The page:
Getting into exercise can be intimidating.
For most people, that intimidation is the major roadblock that stops them from getting started.
Start out slow and steady.
There's nothing wrong with easing yourself in. If anything, easing yourself in is going to be way more successful in the long run than throwing yourself in the deep end.
Choose exercises that make you feel confident.
Confidence is key when it comes to exercise, but it doesn't happen overnight, so choosing activities that make you feel confident, or even modifying so you feel more comfortable is more than okay.
Schedule workout days in your calendar.
Let's be real when saying, "I might try to go to the gym tonight" usually means you won't. Putting it in your schedule, making it a habit, and part of your routine will work wonders when it comes to creating consistency. Make sure you stick to it! Even if you end up doing something easy, like walking or stretching.
*Remember* 80% of success is showing up!!
Pair your workouts with an activity you already enjoy.
Listen to a podcast, pop some Netflix on while you're on the treadmill, blast your favourite playlist, pairing things you already enjoy create the kind of positive reinforcement that will help you stick to it.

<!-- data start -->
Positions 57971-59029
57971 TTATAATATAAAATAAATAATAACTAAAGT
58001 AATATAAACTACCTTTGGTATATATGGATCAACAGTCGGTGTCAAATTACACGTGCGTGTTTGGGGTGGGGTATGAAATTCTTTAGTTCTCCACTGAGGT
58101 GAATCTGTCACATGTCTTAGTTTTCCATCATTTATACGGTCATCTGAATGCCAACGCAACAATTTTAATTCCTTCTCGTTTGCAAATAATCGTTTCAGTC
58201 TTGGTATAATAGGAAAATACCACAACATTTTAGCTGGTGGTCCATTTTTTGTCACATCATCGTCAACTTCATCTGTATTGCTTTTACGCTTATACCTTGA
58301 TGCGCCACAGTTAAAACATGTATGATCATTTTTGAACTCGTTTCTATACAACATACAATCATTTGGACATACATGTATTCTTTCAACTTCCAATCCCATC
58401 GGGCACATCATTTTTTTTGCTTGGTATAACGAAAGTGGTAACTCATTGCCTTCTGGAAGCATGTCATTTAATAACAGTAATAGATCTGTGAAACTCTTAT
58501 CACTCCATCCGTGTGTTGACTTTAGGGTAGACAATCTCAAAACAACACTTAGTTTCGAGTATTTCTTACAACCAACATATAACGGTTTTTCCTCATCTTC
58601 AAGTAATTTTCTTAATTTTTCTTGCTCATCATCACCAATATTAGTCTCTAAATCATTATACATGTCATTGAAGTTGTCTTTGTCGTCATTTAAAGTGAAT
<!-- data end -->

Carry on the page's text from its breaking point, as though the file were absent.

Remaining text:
Allow time for recovery.
Pushing yourself past the point of where your body is at, is never going to help. If anything, it's going to make things a lot harder. We don't know who needs to hear this, but it's okay to take the time you need to recover.
Make sure you pair your exercise with a realistic and beneficial diet or nutrition goals.
Exercise is nothing without getting enough hydration, sleep and nutrients. Remember, it’s actually healthier and better to eat MORE (of the right foods) 🥗 to keep your metabolism going. If you are trying to lose fat, you can actually eat more, and be in a caloric deficit. Fill your plate with plenty of nutrient dense veggies, and pair it with low GI carbs, good fats, and high amounts of protein. You're better off with decreasing your intake of sugary and high processed foods.